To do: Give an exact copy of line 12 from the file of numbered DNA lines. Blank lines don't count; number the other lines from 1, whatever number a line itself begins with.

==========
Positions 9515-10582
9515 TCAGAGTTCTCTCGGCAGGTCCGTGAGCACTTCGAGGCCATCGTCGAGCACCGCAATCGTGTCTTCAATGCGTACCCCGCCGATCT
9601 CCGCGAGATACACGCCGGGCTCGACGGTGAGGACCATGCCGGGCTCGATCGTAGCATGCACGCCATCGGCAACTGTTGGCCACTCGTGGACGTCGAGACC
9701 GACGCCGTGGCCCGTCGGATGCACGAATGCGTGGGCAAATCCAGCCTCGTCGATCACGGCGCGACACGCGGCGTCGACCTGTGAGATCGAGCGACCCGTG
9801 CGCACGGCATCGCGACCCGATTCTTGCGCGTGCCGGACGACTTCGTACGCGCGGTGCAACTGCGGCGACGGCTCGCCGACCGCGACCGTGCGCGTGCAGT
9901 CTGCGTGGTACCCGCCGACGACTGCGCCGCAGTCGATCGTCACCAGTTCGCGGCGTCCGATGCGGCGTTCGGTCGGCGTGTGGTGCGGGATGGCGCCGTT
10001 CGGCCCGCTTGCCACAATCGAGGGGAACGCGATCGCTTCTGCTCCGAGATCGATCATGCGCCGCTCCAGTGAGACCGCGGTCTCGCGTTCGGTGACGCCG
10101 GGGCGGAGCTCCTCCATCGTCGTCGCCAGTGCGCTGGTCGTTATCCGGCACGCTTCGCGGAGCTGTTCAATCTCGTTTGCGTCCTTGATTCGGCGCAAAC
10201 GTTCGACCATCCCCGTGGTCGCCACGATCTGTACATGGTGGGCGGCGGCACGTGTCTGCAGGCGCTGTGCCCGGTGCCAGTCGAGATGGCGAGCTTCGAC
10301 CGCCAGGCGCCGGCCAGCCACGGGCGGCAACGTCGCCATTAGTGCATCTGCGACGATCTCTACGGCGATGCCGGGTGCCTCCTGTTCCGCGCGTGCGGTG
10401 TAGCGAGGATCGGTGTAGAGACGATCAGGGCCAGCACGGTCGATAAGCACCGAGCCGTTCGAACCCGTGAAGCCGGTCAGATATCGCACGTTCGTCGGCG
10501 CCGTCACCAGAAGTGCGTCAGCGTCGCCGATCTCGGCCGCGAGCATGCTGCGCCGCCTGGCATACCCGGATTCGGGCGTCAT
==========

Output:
10501 CCGTCACCAGAAGTGCGTCAGCGTCGCCGATCTCGGCCGCGAGCATGCTGCGCCGCCTGGCATACCCGGATTCGGGCGTCAT